Luke Gallows and Karl Anderson have been around the block a few times at this point in their respective careers. They’ve traveled the world, winning the IWGP Tag Team Championships in NJPW and the Raw Tag Team Championships in WWE. Times weren’t always the best financially for the duo, however, as Anderson discusses in a recent interview on CBS Sports’ Jim Rome Show.
During the show, ‘Machine Gun’ Karl detailed the dramatic financial change after he was signed to New Japan Pro Wrestling as well as what changed between wrestling in and out of the promotion:
“I was there for eight years,” Anderson explained. “When I first signed that contract, 2008, it was the coolest thing that ever happened. It was the first time I started getting paid, ’cause I did it from 2002 and – I went from probably $5,000 in 2007 to making, probably, $55,000 in 2008. And that was like I just struck gold. Then each year, the contracts got better, and by the end, we were pulling some bank in.
“It’s still the same thing [with fans]. Good guy vs. bad guys still telling the story, but there’s nothing like competing in Japan. Wrestling in Tokyo, or Osaka, or Sapporo, or Fukuoka, or Nagoya, all those towns that we hit, those people believe. And they love the sport of professional wrestling.”
Gallows mentioned playing high school football to Rome and began to delve into how travel is the main difference between being a top-level American Football and being a WWE superstar:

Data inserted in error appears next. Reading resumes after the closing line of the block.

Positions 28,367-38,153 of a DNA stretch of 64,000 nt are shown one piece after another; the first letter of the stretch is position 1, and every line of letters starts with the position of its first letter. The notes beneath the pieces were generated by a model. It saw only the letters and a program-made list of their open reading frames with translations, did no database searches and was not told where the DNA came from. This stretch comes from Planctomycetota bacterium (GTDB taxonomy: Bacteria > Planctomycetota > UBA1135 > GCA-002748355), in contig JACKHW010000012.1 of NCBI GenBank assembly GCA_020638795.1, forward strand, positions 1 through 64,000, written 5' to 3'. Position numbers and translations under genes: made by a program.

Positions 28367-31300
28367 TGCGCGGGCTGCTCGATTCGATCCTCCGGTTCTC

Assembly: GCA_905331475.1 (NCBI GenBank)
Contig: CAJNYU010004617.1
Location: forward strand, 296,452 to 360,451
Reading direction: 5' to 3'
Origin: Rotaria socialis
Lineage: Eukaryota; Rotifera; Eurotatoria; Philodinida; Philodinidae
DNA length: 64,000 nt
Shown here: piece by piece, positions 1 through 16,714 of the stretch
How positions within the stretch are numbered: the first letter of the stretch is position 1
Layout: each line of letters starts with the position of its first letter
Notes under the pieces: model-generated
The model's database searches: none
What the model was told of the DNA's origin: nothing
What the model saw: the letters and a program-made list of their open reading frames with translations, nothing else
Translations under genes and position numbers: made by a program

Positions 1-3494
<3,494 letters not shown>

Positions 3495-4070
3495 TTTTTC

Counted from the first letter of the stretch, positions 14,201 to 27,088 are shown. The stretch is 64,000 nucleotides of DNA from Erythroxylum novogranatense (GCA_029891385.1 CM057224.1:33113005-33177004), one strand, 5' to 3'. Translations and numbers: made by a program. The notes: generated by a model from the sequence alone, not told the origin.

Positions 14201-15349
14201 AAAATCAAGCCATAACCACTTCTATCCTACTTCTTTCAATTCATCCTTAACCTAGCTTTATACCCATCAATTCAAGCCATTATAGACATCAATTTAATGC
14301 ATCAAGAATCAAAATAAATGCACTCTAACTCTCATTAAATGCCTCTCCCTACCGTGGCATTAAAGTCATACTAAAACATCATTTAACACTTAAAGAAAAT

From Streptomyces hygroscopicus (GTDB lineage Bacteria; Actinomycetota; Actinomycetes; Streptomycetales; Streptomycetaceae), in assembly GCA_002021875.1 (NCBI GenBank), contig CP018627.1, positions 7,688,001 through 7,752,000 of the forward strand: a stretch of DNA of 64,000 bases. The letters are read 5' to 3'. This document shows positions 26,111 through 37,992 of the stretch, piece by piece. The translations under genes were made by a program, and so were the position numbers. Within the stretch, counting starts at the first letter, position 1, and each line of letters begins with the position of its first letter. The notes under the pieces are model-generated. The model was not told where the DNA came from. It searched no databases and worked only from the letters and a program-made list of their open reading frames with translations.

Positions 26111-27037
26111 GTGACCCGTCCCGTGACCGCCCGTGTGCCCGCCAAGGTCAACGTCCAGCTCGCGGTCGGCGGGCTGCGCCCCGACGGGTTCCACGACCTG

“I respect the hell out of guys that play football at a high level because I know how that felt,” Gallows said. “I think the difference with us is the grind, because we’re on the road so much. We’re a live event, touring, media based company, but we’re out there 200 nights a year doing this, and feeling it, and then getting in the car driving 3 or 4 hours. It’s a grind. There’s no off season.”
Following this, Gallows began discussing the idea that wrestling is fake. Although he openly admits that it is idiotic to believe something like a leg drop could keep someone down for a three count, there is still danger in the weapons occasionally used and the firmness of the ring itself:
“You’re moronic to think the big boot and a leg drop is going to pin somebody, but on the other hand, I was saying in the car on the way over here, I wish all the things that we’ve heard about ourselves for years were true,” Gallows said. “Like, I wish there were fake chairs, I wish the ring felt like a trampoline, I wish all of those things because I would feel so much better, but it’s funny because the WWE has cleaned up the business so much. When we first broke in fifteen, sixteen, seventeen years ago, if you took a chair shot to the head and put your hands up, you were considered not a man. So, we’re standing there for twenty bucks just gelling are el kabonged. And now, the head shots are out of there. The drug testing policy, it’s the most advanced one in sports that I know of. So, they really cleaned it up and they take a lot better care of the guys than twenty years ago. It’s a lot different.”
Transcription credit: Wrestling Inc.